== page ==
Hezbollah Leader Claims Group Has Over 100,000 Fighters, More Than Lebanon's Armed Forces

The leader of the Hezbollah militant group in Lebanon claimed Monday that 100,000 trained fighters were among its ranks, the Associated Press reported. While it would be difficult to verify whether there are 100,000 fighters within the group, Hezbollah's forces would be larger than Lebanon's armed forces if Sayyed Hassan Nasrallah's claims were true.

Nasrallah gave a speech Monday, his first since seven people were killed amid the violence that erupted on the streets of Beirut last week. The speech and street violence, the worst Beirut has seen in years, underscore tensions in Lebanon heightened both by the clashes and an investigation into the August 4 2020 explosion that killed more than 215 people.

Nasrallah's disclosure of Hezbollah's ranks seemed to serve as a warning for any would-be domestic opponents, the AP reported.

"We have prepared [those fighters] with their diverse weapons to defend our territory, our oil and gas that is being robbed before the eyes of Lebanese, to protect the dignity and sovereignty of our country from any aggression [and] terrorism and not for internal fighting," Nasrallah said.

For more reporting from the Associated Press, see below.

Hezbollah Fighters
Hezbollah leader Sayyed Hassan Nasrallah revealed that his militant group has 100,000 trained fighters on October 18. Above, Hezbollah fighters march at a rally to mark Jerusalem day or Al-Quds day, in Dahiyeh, Lebanon, on May 31, 2019. Hassan Ammar/AP Photo

In his speech, Nasrallah accused the head of a right-wing Christian party, Samir Geagea, of seeking to ignite civil war in the small country.

Addressing Geagea directly, Nasrallah said: "Don't miscalculate. Be wise and behave. Learn a lesson from all your wars and all our wars."

Geagea's office declined to immediately comment late Monday.

At the end of the country's 15-year civil war in 1990, Hezbollah was the only group to retain its weapons. It has fought several rounds of war with Israel and took credit for Israel's troop withdrawal from the country's south in 2000. Hezbollah has also sent its fighters to support Syria's armed forces in that country's decade-long civil war.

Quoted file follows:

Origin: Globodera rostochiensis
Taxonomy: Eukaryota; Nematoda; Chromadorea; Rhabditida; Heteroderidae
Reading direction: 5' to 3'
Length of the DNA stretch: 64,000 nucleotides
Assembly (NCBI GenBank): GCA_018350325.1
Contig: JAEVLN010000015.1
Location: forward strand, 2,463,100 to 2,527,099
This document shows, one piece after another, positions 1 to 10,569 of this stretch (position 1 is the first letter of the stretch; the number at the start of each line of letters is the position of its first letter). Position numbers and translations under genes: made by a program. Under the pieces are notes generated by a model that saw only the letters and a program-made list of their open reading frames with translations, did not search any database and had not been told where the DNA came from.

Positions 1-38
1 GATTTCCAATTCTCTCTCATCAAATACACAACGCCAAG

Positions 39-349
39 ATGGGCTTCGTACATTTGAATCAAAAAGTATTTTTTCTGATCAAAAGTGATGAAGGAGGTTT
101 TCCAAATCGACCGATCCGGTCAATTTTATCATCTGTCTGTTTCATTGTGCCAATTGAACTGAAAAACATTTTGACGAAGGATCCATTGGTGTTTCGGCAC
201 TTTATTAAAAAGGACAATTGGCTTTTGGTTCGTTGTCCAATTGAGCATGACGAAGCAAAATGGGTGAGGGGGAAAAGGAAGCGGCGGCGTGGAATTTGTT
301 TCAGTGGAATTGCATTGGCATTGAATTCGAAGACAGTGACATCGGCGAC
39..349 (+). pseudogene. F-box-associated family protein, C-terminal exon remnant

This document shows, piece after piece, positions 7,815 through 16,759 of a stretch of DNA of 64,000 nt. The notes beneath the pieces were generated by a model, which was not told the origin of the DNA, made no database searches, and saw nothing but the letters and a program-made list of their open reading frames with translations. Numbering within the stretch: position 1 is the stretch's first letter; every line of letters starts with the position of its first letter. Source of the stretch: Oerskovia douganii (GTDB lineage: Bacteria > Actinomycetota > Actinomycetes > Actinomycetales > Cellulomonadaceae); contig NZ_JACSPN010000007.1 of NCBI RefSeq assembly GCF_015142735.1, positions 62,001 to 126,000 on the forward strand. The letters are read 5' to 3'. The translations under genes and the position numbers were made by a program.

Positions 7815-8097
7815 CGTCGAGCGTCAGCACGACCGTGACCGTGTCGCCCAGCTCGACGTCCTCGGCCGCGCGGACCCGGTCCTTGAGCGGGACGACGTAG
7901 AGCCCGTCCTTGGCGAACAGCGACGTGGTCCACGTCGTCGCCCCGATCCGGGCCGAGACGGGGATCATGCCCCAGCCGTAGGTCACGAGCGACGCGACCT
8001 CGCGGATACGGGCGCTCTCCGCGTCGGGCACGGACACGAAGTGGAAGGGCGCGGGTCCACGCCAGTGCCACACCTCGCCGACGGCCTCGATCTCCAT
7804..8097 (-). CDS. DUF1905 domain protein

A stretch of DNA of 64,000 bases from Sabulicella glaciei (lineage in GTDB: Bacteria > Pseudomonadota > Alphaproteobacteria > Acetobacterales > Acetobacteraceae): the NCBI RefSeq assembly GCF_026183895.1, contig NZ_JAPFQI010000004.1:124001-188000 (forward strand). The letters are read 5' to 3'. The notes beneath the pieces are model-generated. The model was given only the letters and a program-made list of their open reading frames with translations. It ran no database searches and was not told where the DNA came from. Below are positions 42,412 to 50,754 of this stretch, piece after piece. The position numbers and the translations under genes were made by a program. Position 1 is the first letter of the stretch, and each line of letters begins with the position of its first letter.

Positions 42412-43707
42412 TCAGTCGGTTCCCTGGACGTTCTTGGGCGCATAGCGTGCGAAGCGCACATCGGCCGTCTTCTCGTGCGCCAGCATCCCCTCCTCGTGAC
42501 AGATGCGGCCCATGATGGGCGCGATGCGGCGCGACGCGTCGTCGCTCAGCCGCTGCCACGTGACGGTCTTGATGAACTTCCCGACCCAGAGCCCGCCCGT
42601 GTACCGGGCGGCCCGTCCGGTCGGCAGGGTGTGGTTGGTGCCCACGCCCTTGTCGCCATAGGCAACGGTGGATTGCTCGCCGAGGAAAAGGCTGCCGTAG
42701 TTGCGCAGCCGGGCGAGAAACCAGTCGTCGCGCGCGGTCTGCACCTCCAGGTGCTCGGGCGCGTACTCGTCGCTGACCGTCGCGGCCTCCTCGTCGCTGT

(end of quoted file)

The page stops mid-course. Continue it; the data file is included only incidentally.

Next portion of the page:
Hezbollah and its allies have been highly critical of Judge Tarek Bitar, who is in charge of the port blast investigation, accusing him of being selective and going after some officials and not others while seeking to politicize the probe. They asked that he be removed.

The clashes on Thursday came as officials from Hezbollah have suggested the judge's investigation is leaning toward holding them responsible for the port blast.

Bitar has been criticized by other political groups, too, after he summoned senior officials as part of the investigation, including former ministers and a former prime minister, and charged them with intentional negligence that led to the deaths of over 215 people.

The judge has not publicly commented or responded to the criticism.

Thursday's clashes saw gunmen battling each other for several hours with automatic rifles and rocket-propelled grenades in the streets of Beirut. It was the most violent confrontation in the city in years, echoing the nation's darkest era of the 1975–1990 civil war.

Nasrallah accused Geagea of "manufacturing" Thursday's clashes in the Tayuneh area of the city and described him as a criminal and a killer.

"The real program for the Lebanese Forces is civil war," Nasrallah said. "The biggest threat to the social peace in Lebanon is the Lebanese Forces."

Nasrallah accused Geagea and his party of seeking to scare Lebanon's Christians over Hezbollah's intentions. He said that's mostly to serve foreign countries that have also made the Shiite group an enemy, including the United States, Israel and some Gulf states.

Geagea is a close ally of Saudi Arabia, which is critical of Iran-backed Hezbollah.

Geagea led the Lebanese Forces Christian militia during the 1975–1990 civil war and spent more than a decade in prison. He was released after an amnesty following Syria's withdrawal from Lebanon in 2005. The anti-Syria Geagea now leads the Lebanese Forces political party.

Nasrallah said his group and its ally, the Amal movement, expect results in an investigation into how the violence broke out Thursday. He suggested that if the army opened fire at protesters from the two Shiite groups, it should be held accountable.

It wasn't clear from Nasrallah's speech if his group and Amal are ending their call for the removal of the judge—a move considered by many as interference in judicial affairs.

The newly installed government has come to a standstill after opposition from Hezbollah- and Amal-allied ministers over government inaction against the judge. The crisis is the latest to beset the nation of 6 million, already struggling with one of the worst financial crises in the world in the last 150 years.

Hezbollah Leader Addresses Crowd
Hezbollah leader Sayyed Hassan Nasrallah gave a speech Monday, his first since seven people were killed amid the violence that erupted on the streets of Beirut last week. Above, Nasrallah addresses a crowd during the holy day of Ashoura, in a southern suburb of Beirut on October 24, 2015. Hassan Ammar/AP Photo